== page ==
Yelen Yelen & Simon, P.A. establishes and oversees the administration of all types of guardianships recognized in the State of Florida. In a guardianship, the Court will appoint a legal “guardian” to oversee the administration of the guardianship involving the “Ward” (either the minor or incapacitated individual). The guardian must protect the assets and personal interests of the Ward.

The most common forms of guardianship are as follows:

  • Guardian of the person and property (“plenary guardianship”): when an individual is declared mentally incapacitated (unable to properly care for their own person, financial affairs and overall welfare).
  • Guardian of the person: a minor’s parents are deceased and a family member or individual must assist the Ward as their legal guardian.
  • Guardian of the property (of a minor): when a minor is the recipient of a court settlement of a claim over the sum of $15,000.00.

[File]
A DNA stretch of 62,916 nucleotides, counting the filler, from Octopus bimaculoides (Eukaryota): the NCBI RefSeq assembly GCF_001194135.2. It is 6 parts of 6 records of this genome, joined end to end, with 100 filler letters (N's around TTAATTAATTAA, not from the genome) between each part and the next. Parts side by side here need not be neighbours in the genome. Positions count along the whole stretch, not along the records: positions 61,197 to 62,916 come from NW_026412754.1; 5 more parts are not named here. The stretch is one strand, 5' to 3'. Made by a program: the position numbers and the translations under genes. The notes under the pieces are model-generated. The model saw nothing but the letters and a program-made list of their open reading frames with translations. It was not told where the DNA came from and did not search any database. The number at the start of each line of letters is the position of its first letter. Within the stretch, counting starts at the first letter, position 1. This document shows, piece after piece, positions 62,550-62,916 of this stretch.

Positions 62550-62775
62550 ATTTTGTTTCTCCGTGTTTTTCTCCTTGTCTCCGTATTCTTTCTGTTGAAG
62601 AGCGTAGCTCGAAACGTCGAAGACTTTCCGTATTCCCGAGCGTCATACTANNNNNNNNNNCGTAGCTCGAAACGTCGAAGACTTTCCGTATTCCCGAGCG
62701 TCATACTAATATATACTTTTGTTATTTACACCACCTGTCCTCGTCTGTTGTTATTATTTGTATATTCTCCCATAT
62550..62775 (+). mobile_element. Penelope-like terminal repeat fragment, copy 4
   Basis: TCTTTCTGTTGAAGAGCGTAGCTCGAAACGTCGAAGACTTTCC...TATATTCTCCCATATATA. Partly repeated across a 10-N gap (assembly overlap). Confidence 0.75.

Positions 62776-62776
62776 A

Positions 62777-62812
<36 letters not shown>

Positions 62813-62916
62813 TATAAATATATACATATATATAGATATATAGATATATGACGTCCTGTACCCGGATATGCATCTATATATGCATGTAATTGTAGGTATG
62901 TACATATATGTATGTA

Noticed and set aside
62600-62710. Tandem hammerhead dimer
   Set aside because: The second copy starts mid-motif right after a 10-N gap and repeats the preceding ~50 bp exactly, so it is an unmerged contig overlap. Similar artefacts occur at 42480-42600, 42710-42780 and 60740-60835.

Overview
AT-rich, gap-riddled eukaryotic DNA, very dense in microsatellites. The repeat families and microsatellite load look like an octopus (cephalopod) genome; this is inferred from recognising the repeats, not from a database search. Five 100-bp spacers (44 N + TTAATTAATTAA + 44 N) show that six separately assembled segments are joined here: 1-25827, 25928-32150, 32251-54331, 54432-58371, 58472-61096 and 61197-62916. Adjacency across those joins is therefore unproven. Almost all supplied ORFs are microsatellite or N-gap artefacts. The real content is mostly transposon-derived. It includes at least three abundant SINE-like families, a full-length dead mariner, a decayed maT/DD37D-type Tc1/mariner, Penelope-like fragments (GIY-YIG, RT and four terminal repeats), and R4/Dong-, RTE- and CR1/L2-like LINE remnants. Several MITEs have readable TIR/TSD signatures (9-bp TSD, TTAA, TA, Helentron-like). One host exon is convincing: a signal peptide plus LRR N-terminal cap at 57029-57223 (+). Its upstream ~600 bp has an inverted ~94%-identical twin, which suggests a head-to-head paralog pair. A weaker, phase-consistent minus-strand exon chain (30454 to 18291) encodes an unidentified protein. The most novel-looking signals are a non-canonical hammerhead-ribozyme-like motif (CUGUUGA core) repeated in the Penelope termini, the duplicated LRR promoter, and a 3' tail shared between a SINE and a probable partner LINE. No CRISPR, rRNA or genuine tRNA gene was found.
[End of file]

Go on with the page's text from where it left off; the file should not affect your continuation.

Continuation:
• Guardianship of the property (of a minor): when a minor inherits money or property from a deceased individual over the sum of $15,000.00.
  • Voluntary Guardianships
  • Foreign Guardianships
  • Limited Guardianships
  • Emergency Temporary Guardianships
  • Preneed Guardianships
  • Standy Guardianships

Guardianships of the person involve the appointment of a guardian for an incapacitated individual or a minor. If a Petition for Incapacity is filed, a committee of mental health professionals will meet with the individual in question (“alleged incapacitated person”) and render a determination of capacity. The alleged incapacitated person becomes a Ward when the Court finds this individual is mentally incapacitated. Most commonly, a relative or close friend petitions the Court to be appointed as the guardian. If there are no eligible family members or friends of the Ward, the Court may appoint a professional guardian. Once appointed, the guardian is permitted to make decisions on behalf of and in lieu of the Ward, and is held to stringent standards and Court oversight to ensure that the best interests of the Ward are served and maintained. The guardianship will terminate when the Ward either regains capacity or dies. The same standards of review apply for the guardian of a minor; however, a minor is required to have a guardian appointed by operation of law due to their age rather than mental incapacity. The guardianship of a minor terminates when the Ward turns 18 (the age of majority in Florida).